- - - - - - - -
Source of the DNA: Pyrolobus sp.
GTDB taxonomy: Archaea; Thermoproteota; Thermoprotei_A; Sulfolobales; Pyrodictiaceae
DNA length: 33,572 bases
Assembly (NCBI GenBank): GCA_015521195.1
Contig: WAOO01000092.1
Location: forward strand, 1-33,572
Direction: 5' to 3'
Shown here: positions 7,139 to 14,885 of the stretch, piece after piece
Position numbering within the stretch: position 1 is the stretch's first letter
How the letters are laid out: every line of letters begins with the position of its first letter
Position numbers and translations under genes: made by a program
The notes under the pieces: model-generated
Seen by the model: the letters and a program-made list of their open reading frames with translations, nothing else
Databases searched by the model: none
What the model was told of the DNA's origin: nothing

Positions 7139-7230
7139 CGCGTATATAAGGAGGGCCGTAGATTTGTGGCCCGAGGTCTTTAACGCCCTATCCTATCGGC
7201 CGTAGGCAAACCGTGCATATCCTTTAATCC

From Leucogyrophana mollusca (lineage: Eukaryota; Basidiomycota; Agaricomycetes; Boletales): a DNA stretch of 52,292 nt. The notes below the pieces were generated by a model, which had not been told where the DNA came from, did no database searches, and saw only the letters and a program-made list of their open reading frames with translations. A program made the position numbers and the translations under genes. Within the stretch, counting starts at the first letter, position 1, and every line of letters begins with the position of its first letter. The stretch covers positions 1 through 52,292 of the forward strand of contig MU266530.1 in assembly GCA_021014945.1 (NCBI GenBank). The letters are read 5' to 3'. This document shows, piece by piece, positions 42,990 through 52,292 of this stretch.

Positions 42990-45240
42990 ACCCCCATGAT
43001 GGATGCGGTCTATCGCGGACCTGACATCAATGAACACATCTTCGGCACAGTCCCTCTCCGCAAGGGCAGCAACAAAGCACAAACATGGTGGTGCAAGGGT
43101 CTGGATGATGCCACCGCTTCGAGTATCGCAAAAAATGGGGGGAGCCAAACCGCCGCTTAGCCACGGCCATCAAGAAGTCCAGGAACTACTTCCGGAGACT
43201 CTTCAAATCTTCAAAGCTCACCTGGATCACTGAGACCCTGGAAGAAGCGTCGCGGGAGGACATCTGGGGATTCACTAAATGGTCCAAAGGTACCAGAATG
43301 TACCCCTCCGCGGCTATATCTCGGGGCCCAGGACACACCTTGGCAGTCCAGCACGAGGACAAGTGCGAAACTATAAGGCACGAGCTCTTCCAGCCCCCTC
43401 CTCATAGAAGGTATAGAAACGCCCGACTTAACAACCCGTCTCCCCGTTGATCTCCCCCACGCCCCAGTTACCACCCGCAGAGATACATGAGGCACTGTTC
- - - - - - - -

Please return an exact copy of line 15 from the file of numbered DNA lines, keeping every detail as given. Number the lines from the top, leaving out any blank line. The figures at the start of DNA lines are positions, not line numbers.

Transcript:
What the model was told of the DNA's origin: nothing